London Fields is one of the worst movies I’ve seen this year, and I’ll get to sh*tting on it in a second, but first, an odd thing happened TIFF with this movie. I saw it at a press screening at the festival—Joanna and I were both completely floored by its unmitigated rancidness—but before it premiered for the public, it was pulled from the TIFF lineup because the director, Matthew Cullen, sued the producers, alleging fraud that basically amounts to the producers doing a final cut without Cullen, which he doesn’t like. It’s a little odd because the Directors Guild actually has arbitration rules meant to settle these kinds of disputes, so I’m not sure how far this goes in an actual court, but the suit was enough to get TIFF to pull London Fields from the lineup, mercifully sparing unsuspecting audiences from this garbage movie.

Amber Heard stars in London Fields, which I kind of get. She wants to be in Important Cinema, but it’s not like she’s getting the same phone calls as Rachel McAdams or Lupita Nyong’o or Felicity Jones or Keira Knightley or Natalie Portman or Scarlett Johansson or Jennifer Lawrence or Anne Hathaway—you get it. So she takes this project because it has the sheen of literary importance, being an adaptation of a Martin Amis novel, and Theo James is here because he’s not levelled up yet, so he can’t really be turning down work, and then somehow Billy Bob Thornton gets dragged into it, presumably because he ran over someone’s dog and this is how he’s making it up to them. Johnny Depp is also in it, because happy wife, happy life, and Jim Sturgess is one of the leads because let’s face it—that just never happened.

Heard plays the intolerably named Nicola Six—exactly the kind of name that looks cool on a page but grates intolerably when repeatedly said aloud in a film—a blonde bombshell who struts around in a parade of lingerie and white dresses, basically being a fembot fantasy who f*cks every guy she meets once and then moves on, leaving a trail of devastation in her wake. There are many unsubtle references to nuclear bombs and holocaust—these are the elements the director objects to—and we’re supposed to see Nicola as an epic femme fatale, the human equivalent of a nuclear blast. Sure. Caught up in her web are three men: Keith (Sturgess), a Cockney lowlife with a nearly indecipherable accent; Guy (James), a bored posh asshole; and Samson Young (Thornton), a failed writer dying of something or other and crashing in his more successful frenemy’s flat. Samson narrates the movie as he writes down Nicola’s doings to be his final book. So just like Playing It Cool, this is a movie narrated by a writer who talks about writing—which is just the worst—and it includes lines like, “All I needed was a character, and Guy was certainly a character.” *fart noise*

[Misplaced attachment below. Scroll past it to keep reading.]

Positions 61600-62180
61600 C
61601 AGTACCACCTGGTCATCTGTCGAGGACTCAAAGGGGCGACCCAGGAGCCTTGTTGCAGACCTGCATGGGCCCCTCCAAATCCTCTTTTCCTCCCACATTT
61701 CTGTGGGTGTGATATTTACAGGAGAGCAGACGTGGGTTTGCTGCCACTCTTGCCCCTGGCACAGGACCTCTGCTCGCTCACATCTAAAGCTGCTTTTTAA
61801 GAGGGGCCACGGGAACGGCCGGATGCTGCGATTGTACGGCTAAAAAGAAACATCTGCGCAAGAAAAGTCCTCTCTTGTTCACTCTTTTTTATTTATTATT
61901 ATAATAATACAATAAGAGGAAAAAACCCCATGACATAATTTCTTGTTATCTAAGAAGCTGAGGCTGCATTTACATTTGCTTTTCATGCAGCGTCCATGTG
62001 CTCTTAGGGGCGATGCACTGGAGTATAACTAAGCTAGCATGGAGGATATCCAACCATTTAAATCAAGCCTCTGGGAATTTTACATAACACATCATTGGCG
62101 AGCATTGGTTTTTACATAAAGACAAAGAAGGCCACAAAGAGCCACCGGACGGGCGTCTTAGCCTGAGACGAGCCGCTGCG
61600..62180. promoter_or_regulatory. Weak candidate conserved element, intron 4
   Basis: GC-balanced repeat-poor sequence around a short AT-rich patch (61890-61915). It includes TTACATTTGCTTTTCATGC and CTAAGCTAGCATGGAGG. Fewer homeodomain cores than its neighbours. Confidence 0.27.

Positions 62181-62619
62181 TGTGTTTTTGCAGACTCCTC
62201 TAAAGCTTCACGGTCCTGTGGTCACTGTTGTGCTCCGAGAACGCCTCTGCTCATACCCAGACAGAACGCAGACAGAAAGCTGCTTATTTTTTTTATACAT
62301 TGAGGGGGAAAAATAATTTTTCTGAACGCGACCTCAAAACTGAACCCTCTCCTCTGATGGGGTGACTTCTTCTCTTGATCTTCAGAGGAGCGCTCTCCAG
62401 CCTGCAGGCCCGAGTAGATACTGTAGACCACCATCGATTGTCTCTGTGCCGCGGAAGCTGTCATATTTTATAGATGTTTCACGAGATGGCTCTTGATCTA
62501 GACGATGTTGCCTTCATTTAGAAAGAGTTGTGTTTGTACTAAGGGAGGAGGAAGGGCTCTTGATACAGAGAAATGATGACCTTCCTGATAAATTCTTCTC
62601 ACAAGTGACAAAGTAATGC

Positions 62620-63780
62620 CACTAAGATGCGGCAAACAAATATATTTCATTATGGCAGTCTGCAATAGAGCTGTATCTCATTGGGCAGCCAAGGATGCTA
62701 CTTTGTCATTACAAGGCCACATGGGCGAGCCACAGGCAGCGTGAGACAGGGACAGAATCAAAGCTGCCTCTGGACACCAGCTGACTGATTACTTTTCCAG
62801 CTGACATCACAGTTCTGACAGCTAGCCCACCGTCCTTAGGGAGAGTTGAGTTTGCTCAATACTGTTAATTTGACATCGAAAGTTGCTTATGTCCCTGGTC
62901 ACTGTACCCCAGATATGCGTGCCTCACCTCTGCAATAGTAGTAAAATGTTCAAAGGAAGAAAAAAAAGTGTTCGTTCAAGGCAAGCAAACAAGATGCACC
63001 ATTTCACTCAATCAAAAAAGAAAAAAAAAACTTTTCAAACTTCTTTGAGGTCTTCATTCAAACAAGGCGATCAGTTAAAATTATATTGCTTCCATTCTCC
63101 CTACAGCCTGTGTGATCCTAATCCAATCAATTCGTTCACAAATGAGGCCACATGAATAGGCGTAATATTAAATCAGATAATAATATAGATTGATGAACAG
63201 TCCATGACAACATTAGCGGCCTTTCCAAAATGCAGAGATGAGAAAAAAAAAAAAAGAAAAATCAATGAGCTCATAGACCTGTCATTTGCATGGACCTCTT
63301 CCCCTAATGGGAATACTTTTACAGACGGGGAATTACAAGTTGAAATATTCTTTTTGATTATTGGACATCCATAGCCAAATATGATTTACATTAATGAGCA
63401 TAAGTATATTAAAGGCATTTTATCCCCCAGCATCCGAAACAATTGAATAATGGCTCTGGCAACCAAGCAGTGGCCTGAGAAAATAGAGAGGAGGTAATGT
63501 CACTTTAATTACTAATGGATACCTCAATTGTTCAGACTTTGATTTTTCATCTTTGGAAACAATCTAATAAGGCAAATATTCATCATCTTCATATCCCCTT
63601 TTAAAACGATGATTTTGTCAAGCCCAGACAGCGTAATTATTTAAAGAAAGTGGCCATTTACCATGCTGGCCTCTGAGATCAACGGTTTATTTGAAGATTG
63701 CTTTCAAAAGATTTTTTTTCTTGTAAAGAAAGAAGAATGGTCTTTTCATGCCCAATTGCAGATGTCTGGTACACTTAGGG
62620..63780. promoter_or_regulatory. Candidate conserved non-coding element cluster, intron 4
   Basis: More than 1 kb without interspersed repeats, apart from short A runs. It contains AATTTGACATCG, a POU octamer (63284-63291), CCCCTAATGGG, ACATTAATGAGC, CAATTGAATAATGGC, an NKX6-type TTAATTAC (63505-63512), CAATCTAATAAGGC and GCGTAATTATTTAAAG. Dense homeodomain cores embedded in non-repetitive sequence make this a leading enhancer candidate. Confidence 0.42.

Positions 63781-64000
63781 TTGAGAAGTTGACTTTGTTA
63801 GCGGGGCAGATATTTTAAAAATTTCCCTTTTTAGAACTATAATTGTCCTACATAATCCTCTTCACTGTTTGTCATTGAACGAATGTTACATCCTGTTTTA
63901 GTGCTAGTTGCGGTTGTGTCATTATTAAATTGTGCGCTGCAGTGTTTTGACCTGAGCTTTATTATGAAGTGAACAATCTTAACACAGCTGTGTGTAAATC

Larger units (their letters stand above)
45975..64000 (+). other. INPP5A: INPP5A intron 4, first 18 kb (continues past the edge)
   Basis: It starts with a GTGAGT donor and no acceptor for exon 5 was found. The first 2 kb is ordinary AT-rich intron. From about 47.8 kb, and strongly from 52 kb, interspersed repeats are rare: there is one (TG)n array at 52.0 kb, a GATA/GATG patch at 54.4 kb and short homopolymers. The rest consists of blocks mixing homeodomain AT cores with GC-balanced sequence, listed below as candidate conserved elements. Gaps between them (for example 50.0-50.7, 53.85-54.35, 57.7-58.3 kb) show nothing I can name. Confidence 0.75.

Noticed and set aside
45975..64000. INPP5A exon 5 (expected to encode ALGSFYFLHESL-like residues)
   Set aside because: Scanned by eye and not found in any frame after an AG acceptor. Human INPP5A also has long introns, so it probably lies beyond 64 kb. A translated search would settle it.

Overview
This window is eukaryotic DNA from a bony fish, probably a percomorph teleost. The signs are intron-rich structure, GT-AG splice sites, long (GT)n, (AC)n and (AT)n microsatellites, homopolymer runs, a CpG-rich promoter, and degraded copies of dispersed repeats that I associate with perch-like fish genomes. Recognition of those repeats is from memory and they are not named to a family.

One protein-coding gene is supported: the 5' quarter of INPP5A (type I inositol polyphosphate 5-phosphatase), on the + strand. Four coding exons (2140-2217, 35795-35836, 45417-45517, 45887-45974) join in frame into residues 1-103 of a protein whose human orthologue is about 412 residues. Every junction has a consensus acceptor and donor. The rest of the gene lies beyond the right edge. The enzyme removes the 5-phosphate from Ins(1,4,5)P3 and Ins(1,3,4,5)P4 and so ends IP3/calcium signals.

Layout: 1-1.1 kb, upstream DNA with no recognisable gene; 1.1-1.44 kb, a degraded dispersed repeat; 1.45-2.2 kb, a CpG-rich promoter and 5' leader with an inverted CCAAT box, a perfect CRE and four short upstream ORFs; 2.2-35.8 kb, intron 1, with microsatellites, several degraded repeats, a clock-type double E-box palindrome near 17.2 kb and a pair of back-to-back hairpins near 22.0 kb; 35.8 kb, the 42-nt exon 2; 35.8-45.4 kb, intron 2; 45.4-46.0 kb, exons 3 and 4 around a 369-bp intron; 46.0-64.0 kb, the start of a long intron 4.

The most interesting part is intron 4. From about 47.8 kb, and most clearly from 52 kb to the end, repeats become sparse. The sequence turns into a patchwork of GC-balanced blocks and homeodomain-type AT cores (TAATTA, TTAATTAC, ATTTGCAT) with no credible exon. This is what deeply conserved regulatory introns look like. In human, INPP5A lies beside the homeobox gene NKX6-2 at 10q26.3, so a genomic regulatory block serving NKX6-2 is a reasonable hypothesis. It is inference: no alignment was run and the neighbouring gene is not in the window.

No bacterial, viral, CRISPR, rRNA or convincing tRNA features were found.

The world is on the cusp of some kind of global crisis, but though there are mentions of escalating tensions and constant intercutting of footage of nuclear bombs being detonated and asteroids crashing into Earth, none of that actually matters to the story. Amidst that totally irrelevant background, Nicola has foreseen her own murder at the hands of either Guy or Keith, and Samson is along to watch it all unravel and hopefully get a book out of it. Everyone is an asshole and the movie is unrelentingly obnoxious and Amber Heard is gorgeous but also not a good actor. When she shares the screen with Depp he obliterates her presence and he’s not even trying, just doing a pimp version of Jack Sparrow. I give the marriage eighteen more months, tops.

Keith is in a darts tournament with Chick (Depp), a loan shark/gangster/possible pimp with a scarred face. In this world darts is a huge sport I guess, because the darts tourney is a very big deal. I have seen darts televised on like, ESPN 19 at 3 AM, so the world of London Fields must entirely be peopled by those who stay up to watch darts on TV. The darts thing is the one interesting part of the movie simply because it’s so random—everything else is utterly predictable. That’s somewhat because Nicola tells us the ending right at the beginning and then the movie never deviates from that, but it’s also because this is just a pile of stock characters in stock situations. Blonde bombshell divides friends, failed writer provides hacky narration, crime unfolds exactly like you think it will. This is a terrible f*cking movie and I don’t know how it got accepted to TIFF unless someone was doing Depp a favor. I have a feeling this movie only exists because of people doing Depp favors.